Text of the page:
common origin in the Rationality of the Creator.

We don't live at the centre of the universe, but it does look as though the very fabric of the cosmos has been given a character which is required if the emergence of beings like us is to be a possibility. There seems to be the chance of a revised and revived argument from design - not appealing to Paley's Cosmic Craftsman working within physical process (which process science explains in a way not requiring intervention by such a God of the Gaps) - but appealing to a Cosmic Planner who has endowed his world with a potentiality implanted within the delicate balance of the laws of nature themselves (which laws science cannot explain since it assumes them as the basis for its explanation of the process). In short, the claim would be that the universe is indeed not "any old world"
but the carefully calculated construct of its Creator. The Strong Anthropic Principle is then seen to be an intuition of teleological truth, but of a theological rather than scientific character.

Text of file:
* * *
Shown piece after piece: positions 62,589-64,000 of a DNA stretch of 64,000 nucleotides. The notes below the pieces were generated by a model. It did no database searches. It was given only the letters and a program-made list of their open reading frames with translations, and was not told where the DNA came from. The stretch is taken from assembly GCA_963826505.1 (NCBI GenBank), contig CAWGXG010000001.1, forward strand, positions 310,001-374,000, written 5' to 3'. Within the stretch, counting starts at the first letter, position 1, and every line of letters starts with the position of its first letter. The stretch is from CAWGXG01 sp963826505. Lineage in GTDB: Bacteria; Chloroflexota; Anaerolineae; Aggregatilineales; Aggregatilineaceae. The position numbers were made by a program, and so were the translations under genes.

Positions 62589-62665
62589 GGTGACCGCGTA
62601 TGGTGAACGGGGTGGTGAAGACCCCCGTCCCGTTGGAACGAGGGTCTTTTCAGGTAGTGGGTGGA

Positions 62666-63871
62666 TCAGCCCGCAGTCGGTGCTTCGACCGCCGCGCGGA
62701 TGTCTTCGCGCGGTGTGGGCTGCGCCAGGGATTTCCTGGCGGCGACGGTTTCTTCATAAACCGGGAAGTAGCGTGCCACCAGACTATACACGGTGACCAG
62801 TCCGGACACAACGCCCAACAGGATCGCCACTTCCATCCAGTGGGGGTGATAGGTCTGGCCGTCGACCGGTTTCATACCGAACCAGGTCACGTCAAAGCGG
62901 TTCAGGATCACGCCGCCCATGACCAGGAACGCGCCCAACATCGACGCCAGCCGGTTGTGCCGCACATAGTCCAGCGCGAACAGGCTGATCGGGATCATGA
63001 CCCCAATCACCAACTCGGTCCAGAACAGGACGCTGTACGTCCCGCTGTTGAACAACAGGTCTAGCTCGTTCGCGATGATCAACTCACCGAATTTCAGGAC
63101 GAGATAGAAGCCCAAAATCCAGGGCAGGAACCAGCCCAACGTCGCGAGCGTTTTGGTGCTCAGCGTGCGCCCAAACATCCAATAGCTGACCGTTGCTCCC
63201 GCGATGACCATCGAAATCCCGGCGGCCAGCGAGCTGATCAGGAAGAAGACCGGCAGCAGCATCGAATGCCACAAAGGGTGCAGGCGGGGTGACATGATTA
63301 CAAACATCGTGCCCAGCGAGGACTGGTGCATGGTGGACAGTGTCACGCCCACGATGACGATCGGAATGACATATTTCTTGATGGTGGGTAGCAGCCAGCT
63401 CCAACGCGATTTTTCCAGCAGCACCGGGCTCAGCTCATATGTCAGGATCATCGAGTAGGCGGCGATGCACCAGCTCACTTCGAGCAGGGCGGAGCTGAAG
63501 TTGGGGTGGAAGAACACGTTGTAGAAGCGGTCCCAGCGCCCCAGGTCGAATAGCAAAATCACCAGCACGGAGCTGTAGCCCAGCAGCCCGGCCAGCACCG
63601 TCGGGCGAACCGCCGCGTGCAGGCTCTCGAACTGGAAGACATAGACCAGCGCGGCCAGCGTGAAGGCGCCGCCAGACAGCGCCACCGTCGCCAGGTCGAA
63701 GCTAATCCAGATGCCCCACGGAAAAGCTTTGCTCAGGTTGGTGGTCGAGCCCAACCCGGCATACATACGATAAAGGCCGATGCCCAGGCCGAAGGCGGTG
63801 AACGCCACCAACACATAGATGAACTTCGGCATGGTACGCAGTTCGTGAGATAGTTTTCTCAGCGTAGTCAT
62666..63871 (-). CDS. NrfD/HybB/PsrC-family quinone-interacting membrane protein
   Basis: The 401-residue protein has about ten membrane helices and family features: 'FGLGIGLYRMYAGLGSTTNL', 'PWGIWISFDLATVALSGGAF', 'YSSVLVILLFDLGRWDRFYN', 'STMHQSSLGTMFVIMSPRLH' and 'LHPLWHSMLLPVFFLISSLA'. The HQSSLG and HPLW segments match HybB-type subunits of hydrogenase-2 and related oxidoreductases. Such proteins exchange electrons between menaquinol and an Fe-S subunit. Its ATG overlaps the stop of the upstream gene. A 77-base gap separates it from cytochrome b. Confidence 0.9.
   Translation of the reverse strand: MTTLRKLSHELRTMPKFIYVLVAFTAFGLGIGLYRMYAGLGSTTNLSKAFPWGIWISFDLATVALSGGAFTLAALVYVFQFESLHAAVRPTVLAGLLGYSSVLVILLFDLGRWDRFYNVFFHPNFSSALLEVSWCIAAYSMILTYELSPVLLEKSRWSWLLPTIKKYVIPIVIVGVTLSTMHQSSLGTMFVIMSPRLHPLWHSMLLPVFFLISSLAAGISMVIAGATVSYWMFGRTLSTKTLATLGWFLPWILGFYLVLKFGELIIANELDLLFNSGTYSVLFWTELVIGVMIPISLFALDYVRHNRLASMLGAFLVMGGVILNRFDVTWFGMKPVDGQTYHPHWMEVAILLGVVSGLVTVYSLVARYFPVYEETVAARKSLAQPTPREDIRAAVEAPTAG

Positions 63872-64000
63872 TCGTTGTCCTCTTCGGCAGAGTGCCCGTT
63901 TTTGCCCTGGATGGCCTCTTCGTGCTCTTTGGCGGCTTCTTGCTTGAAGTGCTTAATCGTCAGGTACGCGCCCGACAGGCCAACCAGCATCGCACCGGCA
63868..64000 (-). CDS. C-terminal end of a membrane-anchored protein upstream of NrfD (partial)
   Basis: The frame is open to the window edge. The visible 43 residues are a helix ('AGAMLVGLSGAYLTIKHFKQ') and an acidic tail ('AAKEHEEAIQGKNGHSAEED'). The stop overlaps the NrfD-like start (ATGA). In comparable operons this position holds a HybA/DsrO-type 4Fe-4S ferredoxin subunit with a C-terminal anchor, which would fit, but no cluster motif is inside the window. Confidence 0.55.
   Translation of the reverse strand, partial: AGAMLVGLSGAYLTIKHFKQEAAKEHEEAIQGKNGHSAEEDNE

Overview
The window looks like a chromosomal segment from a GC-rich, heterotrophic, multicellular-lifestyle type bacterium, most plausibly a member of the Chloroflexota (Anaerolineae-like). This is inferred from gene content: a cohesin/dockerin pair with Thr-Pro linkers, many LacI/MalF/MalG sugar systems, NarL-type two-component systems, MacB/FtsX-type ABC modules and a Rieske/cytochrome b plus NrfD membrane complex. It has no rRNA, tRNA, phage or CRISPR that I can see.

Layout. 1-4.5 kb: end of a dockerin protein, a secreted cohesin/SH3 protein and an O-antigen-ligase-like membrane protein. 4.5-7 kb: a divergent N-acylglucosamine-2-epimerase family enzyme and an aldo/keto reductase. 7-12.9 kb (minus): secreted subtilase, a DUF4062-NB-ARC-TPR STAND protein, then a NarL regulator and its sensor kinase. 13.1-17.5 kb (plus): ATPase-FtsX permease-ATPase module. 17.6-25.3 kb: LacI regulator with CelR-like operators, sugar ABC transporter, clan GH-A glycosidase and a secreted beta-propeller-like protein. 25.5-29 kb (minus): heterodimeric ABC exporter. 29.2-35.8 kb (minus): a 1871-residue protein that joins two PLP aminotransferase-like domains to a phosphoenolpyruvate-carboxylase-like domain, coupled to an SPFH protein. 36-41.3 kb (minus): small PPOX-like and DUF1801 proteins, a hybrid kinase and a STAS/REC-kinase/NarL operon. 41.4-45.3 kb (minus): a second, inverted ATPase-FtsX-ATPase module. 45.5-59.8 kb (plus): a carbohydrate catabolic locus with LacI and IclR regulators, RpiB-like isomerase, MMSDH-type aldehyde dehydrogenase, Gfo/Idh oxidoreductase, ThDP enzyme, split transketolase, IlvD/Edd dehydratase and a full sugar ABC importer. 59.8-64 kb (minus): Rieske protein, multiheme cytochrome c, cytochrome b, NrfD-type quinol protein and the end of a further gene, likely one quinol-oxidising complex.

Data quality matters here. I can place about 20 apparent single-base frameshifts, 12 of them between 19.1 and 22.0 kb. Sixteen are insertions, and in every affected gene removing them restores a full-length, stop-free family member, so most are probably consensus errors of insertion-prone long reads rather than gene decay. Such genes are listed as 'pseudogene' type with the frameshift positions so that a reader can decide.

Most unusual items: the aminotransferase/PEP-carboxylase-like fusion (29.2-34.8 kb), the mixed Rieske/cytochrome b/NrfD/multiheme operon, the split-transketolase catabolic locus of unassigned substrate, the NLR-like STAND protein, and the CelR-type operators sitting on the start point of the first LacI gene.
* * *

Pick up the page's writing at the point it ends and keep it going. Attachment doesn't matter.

In short, the claim would be that the universe is indeed not
"any old world" but the carefully calculated construct of its Creator.

It is necessary to consider a number of arguments advanced in rebuttal of such a claim: 

(i). Perhaps there is in fact only one possible world; that it is an illusion that things could have been different. Perhaps the strengths of the fundamental forces have to be just what they are for reasons of consistency. (A more sophisticated version would say that there are different cosmic domains of symmetry breaking in which the force ratios take different values, but if there are enough such domains then one of them will be within anthropic limits, and that's where we live because we couldn't turn up anywhere else.) Such claims of a rational inevitability in the
way things are have recently had some fluctuating degree of popularity among physicists. They spring from the difficulties encountered in fully reconciling quantum theory and general relativity, with the consequent speculation that there might essentially be only one way in which to do so. But even if that proves to be the case, we have already built in powerful tacit specifications of the worlds that we are prepared to talk about. They have to be quantum-mechanical, contain Einsteinian gravity, and so on. I see no reason why among possible worlds there should not be a Newtonian world, made up of billiard ball atoms and with gravitational action-at-a-distance, or a world without gravity altogether and consisting of just electrons and photons. For sure, they would not be anthropically fruitful worlds, but that's what we are discussing. I don't think the uniqueness argument stands up.
Even if it did, it would surely be rather remarkable that the only possible universe was a fruitful one.